Turkey has not “closed the door” on Sweden and Finland joining NATO, but wants to negotiate with the Nordic countries and crack down on what it considers to be terrorist activities, especially in Stockholm, the president’s spokesman said on Saturday. Tayyip Erdogan.
“We are not closing the door. But we are essentially raising this issue as a matter of national security for Turkey,” Ibrahim Kalin, who is also the president’s top foreign policy adviser, told Reuters.
Erdogan surprised NATO members and the two Nordic countries seeking membership, saying on Friday that Turkey could not support enlargement because Finland and Sweden “host many terrorist organizations”.
Any country seeking to join the North Atlantic Treaty Organization needs the unanimous support of the members of the military alliance. The United States and other Member States are trying to clarify Ankara’s position.
Sweden and its closest military partner, Finland, have so far remained outside NATO, which was founded in 1949 to confront the Soviet Union in the Cold War. The two countries are reluctant to compete with their big neighbor, but their security concerns have grown since Russia’s invasion of Ukraine on February 24.
Stockholm is widely expected to follow Helsinki’s example and could apply to join the 30-nation military alliance as early as Monday.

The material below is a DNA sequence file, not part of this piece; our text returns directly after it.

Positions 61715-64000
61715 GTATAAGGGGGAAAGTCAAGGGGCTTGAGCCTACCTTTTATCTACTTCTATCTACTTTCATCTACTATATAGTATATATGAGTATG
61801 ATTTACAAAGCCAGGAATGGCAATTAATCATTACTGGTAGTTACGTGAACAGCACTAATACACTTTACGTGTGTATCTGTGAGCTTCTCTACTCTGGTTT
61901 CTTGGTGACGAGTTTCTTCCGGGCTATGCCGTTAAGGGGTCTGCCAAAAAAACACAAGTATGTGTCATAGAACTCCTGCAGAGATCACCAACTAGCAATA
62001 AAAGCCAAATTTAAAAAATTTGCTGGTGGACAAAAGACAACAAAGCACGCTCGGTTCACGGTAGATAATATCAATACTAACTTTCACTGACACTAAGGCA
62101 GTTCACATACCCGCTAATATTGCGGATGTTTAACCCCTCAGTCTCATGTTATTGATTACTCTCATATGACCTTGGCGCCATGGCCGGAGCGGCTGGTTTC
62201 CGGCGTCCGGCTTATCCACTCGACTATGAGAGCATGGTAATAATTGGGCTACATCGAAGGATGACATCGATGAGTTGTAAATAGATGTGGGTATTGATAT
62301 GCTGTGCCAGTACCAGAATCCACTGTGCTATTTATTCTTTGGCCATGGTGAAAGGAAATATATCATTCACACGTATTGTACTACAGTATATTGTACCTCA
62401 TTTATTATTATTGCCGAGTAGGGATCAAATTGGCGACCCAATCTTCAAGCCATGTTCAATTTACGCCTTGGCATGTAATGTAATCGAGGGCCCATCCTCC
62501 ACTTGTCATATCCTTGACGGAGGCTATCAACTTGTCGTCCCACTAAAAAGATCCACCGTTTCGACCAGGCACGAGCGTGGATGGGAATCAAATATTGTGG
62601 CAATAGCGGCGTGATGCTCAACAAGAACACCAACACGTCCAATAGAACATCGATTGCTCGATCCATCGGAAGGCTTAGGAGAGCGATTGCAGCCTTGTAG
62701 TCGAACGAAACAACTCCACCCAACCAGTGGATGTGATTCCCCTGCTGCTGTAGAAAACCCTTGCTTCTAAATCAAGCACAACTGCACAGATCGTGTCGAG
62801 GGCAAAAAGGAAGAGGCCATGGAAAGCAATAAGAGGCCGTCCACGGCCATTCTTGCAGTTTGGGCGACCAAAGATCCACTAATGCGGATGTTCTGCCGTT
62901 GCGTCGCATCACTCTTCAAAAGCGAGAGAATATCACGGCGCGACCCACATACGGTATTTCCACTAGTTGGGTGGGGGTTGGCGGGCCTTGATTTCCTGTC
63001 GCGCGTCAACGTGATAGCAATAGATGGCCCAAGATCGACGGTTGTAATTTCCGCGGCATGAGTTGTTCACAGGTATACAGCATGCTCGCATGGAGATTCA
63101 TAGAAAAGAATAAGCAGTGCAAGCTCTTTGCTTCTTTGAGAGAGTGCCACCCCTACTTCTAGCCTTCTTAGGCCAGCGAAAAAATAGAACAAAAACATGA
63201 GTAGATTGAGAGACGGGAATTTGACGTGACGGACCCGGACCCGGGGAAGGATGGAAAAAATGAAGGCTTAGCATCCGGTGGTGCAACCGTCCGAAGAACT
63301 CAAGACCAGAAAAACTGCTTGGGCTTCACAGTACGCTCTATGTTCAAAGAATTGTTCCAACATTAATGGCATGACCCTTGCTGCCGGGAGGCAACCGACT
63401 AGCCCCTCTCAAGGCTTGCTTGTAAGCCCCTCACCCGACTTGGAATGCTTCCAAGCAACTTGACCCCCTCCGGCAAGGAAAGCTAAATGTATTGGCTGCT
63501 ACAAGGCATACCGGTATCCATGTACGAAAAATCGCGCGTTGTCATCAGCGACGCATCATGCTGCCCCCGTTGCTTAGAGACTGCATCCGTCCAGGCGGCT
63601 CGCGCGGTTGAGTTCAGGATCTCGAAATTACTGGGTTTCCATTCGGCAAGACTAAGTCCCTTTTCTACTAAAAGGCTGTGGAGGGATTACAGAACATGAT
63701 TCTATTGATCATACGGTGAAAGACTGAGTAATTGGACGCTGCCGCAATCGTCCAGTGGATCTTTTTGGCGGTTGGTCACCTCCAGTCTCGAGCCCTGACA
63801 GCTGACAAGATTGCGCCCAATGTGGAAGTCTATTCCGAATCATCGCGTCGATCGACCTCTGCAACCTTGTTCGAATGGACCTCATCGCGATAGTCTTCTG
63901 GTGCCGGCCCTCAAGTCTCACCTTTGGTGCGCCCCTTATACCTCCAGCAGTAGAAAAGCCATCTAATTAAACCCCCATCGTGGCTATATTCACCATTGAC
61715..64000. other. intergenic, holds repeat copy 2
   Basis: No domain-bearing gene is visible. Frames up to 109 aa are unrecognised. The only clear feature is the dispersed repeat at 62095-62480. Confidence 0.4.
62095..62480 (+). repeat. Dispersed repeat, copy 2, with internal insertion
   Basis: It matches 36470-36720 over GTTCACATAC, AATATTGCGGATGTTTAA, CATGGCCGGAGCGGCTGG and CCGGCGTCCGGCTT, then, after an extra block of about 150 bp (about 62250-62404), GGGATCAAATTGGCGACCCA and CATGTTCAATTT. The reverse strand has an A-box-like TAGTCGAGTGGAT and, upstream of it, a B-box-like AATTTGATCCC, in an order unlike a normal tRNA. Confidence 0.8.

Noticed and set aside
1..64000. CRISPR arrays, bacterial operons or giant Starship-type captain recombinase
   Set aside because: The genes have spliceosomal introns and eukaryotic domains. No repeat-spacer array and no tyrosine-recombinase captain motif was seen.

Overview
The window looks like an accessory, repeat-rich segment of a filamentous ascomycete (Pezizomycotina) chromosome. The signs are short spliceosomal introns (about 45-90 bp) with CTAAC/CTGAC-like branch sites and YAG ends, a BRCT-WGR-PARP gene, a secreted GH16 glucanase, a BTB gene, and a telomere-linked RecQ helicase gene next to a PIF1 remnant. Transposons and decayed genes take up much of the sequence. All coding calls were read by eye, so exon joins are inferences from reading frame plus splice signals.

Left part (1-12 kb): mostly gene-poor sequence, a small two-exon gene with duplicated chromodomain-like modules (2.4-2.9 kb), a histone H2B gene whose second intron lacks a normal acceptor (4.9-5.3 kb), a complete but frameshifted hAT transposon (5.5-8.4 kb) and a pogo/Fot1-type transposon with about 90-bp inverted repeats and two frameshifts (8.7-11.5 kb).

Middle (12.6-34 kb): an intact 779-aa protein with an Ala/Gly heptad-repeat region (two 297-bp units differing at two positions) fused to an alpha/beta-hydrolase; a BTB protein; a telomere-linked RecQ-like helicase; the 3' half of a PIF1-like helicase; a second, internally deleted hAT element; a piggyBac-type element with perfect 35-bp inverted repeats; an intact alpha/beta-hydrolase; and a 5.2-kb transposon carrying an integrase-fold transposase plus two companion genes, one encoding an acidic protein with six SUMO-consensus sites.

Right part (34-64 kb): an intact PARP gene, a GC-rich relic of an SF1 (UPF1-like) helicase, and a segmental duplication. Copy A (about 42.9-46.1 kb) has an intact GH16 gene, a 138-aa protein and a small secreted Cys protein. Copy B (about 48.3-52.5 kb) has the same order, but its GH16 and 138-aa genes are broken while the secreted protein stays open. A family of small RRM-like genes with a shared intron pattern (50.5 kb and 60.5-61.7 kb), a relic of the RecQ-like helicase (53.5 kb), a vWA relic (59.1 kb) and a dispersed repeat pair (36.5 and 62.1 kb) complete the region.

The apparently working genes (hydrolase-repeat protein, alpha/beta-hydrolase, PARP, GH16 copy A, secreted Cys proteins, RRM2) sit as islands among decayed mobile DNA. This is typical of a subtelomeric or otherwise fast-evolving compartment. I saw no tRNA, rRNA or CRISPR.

Kalin said the Kurdistan Workers’ Party (PKK) – a terrorist organization designated by Turkey, the United States and the European Union – was raising funds and recruiting in Europe and had a “strong, open and recognized” presence in Sweden. particularly.
“What needs to be done is clear: they must stop allowing PKK’s stores, activities, organizations, individuals and other forms of presence in these countries,” Kalin said.
“Joining NATO is always a process. We will see how things turn out. But this is the first point we want to bring to the attention of all allies as well as the Swedish authorities,” he added. “Of course we want to have a discussion, a negotiation with our Swedish counterparts.”
Turkey, which has the second largest army in NATO, has officially supported enlargement since joining the US-led alliance 70 years ago.
For years, he criticized Sweden and other European countries for their handling of organizations considered terrorist by Turkey, including Fethullah Gulen’s followers.
Article 5 of the NATO founding treaty states that an attack on any NATO country should be considered an attack on all. While Sweden and Finland have long had close relations with NATO, they are not covered by its security guarantee.
Turkey has criticized Russia’s invasion, helped arm Ukraine – which is not a NATO member – and has sought to facilitate talks between the two sides, but opposes sanctions against Moscow. He wants NATO to “address the concerns of all members, not just some,” Kalin said.
Asked if Turkey was in danger of appearing in exchange for wartime and when Finnish and Swedish public opinion was in favor of NATO membership, he said: “One hundred percent of our population is very upset by the presence of the PKK and FETO (Gulenists) in Europe “.
“If they (Finland and Sweden) have an audience that is concerned about their national security, we have an audience that is equally concerned about their own security,” he said. “We have to look at this from a mutual perspective.”
Kalin said Russia’s strong criticism of Finland and Sweden over their plans was not a factor in Turkey’s stance.